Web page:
The DWP just suffered three public humiliations in a week

The DWP logo with the word 'shamed' over it
Steve Topple

The Department for Work and Pensions (DWP) has been at the sharp end of people’s anger in a very public way – not once, not twice, but three times in the space of a week.

The DWP: under repeated fire

People have been venting their anger at the DWP on social media during the course of three ‘Twitterstorms’ about the department. Twitterstorms involve using a hashtag during a specific time slot to draw attention to a campaign or issue.

As The Canary previously reported, the first storm was on Thursday 30 August using the hashtag #DWPCrimes:

Then, on Monday 3 September, people were tweeting about the DWP’s flagship welfare reform using the hashtag #ScrapUniversalCredit:

And on Wednesday 5 September, another storm happened; this time with the hashtag #CrimesOfDWP:

Both #DWPCrimes and #CrimesOfDWP were trending topics:

DWP Crimes trending

Crimes of DWP trending

Meanwhile, The Canary reported on a tweet that got people’s attention during the #DWPCrimes storm:

There’s a particularly relevant part to Shanice’s story. It’s that she and her father found out about the hashtag through a Canary article on Google News.

‘Echo chamber’, blah, blah, blah… 

People often smear Twitter as a left wing ‘echo chamber’ that’s unrepresentative of the public. There’s no denying that Twitter users clump together in their relevant political positions. But welfare is an issue that affects anyone; you don’t have to be a ‘liberal’ or a ‘Corbynista’ to have been stung by the DWP.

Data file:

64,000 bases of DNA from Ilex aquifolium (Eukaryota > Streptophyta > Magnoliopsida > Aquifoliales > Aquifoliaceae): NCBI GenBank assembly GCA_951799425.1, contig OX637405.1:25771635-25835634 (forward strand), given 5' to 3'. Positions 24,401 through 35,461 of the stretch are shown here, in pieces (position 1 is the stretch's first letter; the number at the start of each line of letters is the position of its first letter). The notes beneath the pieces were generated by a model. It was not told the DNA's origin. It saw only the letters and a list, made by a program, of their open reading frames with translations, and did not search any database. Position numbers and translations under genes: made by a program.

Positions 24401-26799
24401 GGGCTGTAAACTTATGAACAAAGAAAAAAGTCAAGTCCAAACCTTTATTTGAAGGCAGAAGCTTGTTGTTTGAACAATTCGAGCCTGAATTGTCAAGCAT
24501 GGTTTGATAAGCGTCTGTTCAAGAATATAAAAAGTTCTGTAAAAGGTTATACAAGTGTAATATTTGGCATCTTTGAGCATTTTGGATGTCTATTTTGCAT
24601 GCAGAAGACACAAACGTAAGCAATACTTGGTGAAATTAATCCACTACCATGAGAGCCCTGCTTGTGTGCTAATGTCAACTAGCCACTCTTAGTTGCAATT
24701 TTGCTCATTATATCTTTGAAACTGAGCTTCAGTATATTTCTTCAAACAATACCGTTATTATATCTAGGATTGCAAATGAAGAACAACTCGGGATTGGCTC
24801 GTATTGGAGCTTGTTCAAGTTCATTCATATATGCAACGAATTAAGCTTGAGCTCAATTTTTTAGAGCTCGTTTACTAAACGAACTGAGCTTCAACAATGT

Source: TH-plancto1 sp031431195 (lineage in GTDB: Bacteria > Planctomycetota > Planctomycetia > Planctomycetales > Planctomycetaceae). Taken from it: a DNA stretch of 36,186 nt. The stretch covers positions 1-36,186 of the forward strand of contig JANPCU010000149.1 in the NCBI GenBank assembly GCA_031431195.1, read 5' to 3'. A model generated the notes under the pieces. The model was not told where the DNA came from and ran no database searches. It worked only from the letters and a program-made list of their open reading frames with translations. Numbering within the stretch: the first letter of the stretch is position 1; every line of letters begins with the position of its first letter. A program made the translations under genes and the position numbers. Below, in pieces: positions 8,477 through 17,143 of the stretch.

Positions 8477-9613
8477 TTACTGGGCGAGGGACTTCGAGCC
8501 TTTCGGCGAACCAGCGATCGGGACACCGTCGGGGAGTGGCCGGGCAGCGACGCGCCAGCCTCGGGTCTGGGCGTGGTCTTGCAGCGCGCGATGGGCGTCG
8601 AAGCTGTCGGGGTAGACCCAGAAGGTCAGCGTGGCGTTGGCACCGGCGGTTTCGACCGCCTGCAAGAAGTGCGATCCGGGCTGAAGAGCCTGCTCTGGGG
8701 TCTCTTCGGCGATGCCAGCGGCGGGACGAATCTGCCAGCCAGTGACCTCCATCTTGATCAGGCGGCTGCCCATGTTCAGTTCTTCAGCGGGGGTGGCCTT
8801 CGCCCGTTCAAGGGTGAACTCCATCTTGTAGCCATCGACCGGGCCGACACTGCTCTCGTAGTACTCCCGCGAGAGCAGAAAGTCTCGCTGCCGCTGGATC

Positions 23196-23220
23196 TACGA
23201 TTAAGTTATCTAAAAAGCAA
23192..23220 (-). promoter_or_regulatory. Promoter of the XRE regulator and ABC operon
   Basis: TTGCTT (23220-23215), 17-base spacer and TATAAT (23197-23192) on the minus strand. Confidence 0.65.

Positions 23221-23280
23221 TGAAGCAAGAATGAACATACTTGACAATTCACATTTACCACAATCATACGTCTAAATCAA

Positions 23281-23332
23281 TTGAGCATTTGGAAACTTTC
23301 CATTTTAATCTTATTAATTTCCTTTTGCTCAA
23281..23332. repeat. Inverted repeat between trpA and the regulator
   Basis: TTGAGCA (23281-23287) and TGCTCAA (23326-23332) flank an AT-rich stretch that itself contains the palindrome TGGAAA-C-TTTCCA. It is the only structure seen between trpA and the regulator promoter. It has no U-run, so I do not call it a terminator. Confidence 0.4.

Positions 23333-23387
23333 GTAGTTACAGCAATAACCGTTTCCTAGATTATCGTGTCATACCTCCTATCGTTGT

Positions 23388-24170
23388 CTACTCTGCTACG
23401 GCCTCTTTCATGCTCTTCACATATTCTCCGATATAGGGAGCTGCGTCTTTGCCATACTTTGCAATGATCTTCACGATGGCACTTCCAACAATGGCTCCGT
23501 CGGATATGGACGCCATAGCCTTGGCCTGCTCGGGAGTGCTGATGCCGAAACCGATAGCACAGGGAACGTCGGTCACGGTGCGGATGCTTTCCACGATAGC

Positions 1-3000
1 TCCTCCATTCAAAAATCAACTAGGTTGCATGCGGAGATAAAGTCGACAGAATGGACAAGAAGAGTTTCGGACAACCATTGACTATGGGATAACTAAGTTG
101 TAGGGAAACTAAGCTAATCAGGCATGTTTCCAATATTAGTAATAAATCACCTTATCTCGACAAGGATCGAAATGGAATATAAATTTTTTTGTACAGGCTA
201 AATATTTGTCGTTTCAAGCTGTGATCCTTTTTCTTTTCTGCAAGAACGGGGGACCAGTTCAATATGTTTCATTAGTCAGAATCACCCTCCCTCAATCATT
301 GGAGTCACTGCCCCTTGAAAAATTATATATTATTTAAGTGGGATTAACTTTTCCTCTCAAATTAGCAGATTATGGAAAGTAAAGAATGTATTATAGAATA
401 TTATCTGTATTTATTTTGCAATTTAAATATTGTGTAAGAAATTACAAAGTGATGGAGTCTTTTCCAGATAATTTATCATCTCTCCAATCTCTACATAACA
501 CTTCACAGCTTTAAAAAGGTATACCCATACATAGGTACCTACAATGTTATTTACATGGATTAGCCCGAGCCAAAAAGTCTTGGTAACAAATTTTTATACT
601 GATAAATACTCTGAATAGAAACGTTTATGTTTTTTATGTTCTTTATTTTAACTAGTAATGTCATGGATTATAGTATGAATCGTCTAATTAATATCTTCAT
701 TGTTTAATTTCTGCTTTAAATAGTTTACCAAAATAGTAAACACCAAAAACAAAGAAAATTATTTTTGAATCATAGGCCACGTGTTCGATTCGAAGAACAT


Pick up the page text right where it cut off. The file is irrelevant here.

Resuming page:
So, what these hashtags show is that some issues can break through the ‘echo chamber’. They can engage people who may not normally be interested in politics. This is probably because the DWP gives benefits to 6.8 million working age people. So most people will know someone affected by the department, or be affected themselves.

A glimmer of hope?

DWP Twitterstorms won’t stop the department’s conscious cruelty and horrific policies; a track record that’s meant that, since June 2016, there have been five international reports accusing it and the government of breaching various legal agreements on the human rights of sick and disabled people. But what storms can do is remind people who are suffering under the DWP that they’re not alone. And they give people the chance to publicly share their stories. Ultimately, though, they give people hope – that another way is possible, and things can change. And with the DWP, change can’t come soon enough.

Get Involved!

– Check out the #DWPcrimes, #ScrapUniversalCredit and #CrimesOfDWP hashtags. Support the blogs Universal Credit Sufferer and The Poor Side of Life. Get involved with Disabled People Against Cuts (DPAC), fighting for disabled people’s rights.

Featured image via UK government – Wikimedia

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Steve Topple